Golden Tate motioned a few steps to his right, and as Matthew Stafford looked his way, New York Jets cornerback Morris Claiborne began pointing emphatically towards the middle of the field.
Tate had come closer to the line of the scrimmage to run a pick route on Jets linebacker Darron Lee in an attempt to free up Theo Riddick for what should have been an easy third-and-1 conversion.
But Lee, with Claiborne’s assistance, recognized the play, jumped the route, intercepted Stafford’s pass and returned it 36 yards for a touchdown in a third quarter that snowballed and led the Detroit Lions to an embarrassing 48-17 loss to the Jets in Game 1 of the Matt Patricia era.
“We were calling out their plays as he was getting up to the line,” Lee told reporters after the game. “We knew his signals. We knew everything. That’s just preparation as a defense. … It just seemed like we were in his head as a defense.”
If not in his head, the Jets at least seemed able to read Stafford’s mind on Monday, intercepting four passes (and nearly a fifth) in what will go down as one of the worst performances of Stafford’s career.
After the game, Stafford, whose last four-interception game came in 2013, said he was to blame for the Lions’ forgettable night.
“I told those guys in there I’ll take this one,” Stafford said. “Hope I never have to say that again. I don’t want to do it. I’ll push myself as hard as I can to make sure I don’t have to. Felt prepared coming into the game, just didn’t make enough good decisions or good throws.”
Stafford was hardly the only Lion at fault for Monday’s debacle.
The Jets ran for 169 yards against a playmaker-less defense that still is struggling to grasp Patricia’s scheme, and the Lions’ usually reliable special teams gave up two long punt returns, including a 78-yard touchdown.
But Stafford’s play was unbecoming of a quarterback who’s one of the highest-paid players in the NFL, especially when compared to Jets rookie Sam Darnold, who bounced back from a pick-six on his first NFL pass to complete 16 of his final 20 throws for 198 yards and two touchdowns.
“We was able to just take advantage of plays and stuff that we knew that they run a lot of,” Claiborne said. “Our film study this week was great. It was probably one of the best I’ve been around as far as preparing for the game. And one of the big things, us as a defense, we want to talk, and we was out on the field, certain guys were seeing certain things that showed up in reports and they’re calling it out and get everybody on the same page, so at least we have an idea of what’s about to happen or where they’re trying to beat us or how they’re trying to hurt us.”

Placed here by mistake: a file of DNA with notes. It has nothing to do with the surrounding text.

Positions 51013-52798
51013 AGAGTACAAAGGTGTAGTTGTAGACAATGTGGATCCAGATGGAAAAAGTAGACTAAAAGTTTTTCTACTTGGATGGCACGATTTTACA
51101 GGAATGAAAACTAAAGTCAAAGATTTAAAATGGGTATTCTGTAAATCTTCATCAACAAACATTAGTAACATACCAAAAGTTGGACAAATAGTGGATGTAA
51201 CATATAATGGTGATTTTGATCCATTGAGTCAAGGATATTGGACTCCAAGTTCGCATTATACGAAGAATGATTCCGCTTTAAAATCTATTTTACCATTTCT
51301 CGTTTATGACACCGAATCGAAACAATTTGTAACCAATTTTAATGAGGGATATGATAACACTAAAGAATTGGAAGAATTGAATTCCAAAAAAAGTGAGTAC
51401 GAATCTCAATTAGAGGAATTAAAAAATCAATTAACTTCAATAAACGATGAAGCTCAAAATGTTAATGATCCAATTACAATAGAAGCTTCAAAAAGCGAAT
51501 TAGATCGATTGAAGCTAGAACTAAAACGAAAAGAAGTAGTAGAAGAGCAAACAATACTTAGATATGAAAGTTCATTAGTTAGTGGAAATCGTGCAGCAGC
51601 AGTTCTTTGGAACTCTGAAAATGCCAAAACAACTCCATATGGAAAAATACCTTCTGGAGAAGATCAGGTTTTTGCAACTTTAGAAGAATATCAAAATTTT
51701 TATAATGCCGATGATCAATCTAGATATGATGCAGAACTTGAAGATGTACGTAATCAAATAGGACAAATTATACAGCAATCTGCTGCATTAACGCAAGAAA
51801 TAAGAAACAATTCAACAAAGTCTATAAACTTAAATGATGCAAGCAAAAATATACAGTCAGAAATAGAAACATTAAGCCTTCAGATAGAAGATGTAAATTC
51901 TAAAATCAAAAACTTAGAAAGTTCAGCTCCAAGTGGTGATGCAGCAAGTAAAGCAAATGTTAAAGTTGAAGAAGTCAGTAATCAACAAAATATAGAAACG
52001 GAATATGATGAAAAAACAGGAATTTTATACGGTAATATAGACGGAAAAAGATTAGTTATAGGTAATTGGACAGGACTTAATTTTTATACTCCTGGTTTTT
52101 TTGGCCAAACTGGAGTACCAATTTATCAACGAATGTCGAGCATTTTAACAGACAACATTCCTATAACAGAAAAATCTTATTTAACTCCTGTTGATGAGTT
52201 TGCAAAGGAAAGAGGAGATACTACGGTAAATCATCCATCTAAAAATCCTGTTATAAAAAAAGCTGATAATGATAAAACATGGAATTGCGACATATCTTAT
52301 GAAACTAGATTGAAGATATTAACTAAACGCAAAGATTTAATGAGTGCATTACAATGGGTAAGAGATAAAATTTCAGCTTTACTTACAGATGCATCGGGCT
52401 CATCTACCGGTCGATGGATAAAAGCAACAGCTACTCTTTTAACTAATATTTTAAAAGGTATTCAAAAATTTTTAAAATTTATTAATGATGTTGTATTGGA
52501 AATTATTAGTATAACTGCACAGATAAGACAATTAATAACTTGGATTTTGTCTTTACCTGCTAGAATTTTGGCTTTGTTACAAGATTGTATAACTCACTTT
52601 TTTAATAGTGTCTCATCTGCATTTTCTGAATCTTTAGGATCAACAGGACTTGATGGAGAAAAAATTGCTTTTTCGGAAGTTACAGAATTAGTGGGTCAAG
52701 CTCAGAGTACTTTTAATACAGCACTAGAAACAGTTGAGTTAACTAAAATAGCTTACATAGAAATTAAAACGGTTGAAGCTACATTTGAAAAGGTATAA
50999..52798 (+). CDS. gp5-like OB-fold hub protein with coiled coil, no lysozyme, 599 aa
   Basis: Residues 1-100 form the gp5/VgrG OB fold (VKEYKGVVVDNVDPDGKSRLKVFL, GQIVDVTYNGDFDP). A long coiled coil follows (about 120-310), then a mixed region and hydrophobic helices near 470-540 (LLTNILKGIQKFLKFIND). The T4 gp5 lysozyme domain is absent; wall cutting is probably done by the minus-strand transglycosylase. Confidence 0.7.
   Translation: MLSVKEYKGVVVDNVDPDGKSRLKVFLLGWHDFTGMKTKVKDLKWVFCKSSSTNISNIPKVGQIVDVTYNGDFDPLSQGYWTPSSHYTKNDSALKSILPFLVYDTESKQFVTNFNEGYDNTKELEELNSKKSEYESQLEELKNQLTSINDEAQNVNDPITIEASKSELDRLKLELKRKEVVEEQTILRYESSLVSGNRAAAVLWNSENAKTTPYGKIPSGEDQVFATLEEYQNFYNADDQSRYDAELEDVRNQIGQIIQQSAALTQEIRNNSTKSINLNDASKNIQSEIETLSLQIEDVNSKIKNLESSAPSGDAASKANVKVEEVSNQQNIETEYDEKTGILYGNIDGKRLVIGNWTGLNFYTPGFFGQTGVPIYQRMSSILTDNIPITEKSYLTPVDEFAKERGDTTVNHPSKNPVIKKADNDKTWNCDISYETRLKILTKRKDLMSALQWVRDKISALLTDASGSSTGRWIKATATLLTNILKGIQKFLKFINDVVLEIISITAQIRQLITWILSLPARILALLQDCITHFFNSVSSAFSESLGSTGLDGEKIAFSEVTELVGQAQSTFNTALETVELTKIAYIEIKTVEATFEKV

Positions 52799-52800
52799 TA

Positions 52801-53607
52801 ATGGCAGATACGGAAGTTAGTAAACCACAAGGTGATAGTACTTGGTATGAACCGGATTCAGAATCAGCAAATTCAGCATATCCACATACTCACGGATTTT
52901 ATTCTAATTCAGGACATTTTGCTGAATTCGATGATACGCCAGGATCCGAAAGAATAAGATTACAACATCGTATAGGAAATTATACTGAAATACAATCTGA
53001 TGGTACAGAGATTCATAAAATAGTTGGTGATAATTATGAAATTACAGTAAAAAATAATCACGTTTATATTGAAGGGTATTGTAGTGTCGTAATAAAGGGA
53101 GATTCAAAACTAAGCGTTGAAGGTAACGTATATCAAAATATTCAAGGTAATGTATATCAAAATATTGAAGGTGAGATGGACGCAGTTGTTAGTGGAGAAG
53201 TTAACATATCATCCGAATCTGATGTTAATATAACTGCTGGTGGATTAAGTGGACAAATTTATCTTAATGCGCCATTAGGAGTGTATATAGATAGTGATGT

Clairborne stopped short of calling the Lions offense predictable, but with Stafford pulling the trigger and Jim Bob Cooter calling the plays, the implication was clear.
“I don’t want to say they was predictable, but we did a good job this week on just executing our game plan and knowing what they like to do, who they like to get the ball to,” Claiborne said.
Stafford’s first interception on Monday came on the Lions’ second possession, when Claiborne made a leaping grab on a sideline route to Marvin Jones.
The Jets turned that turnover into three points, and got 13 points total of Stafford’s four miscues.
Trumaine Johnson picked off Stafford early in the second quarter, after TJ Jones ran into Jets safety Jamal Adams. Kenny Golladay forced a Johnson fumble that the Lions recovered on the return.
And two series after Lee’s touchdown return, the third-year linebacker intercepted Stafford again, this time when Stafford tried to force the ball to Luke Willson into triple coverage.
“Not going to walk through all of (the interceptions), but different circumstances in the game,” Stafford said. “Probably trying to do a little bit too much at certain times, definitely late. But just got to be smarter with the ball.”
Stafford left the game briefly in the third quarter after getting sandwiched by two defenders, and he appeared to injure his knee late in the first half. He downplayed the effect those injuries had on his play, indicated he’ll be fine for Sunday’s game against the San Francisco 49ers, and said he simply has to be better overall.
“The story of the game is turnovers,” Stafford said. “We had too many of them, I had too many of them. Can’t do that to our team.”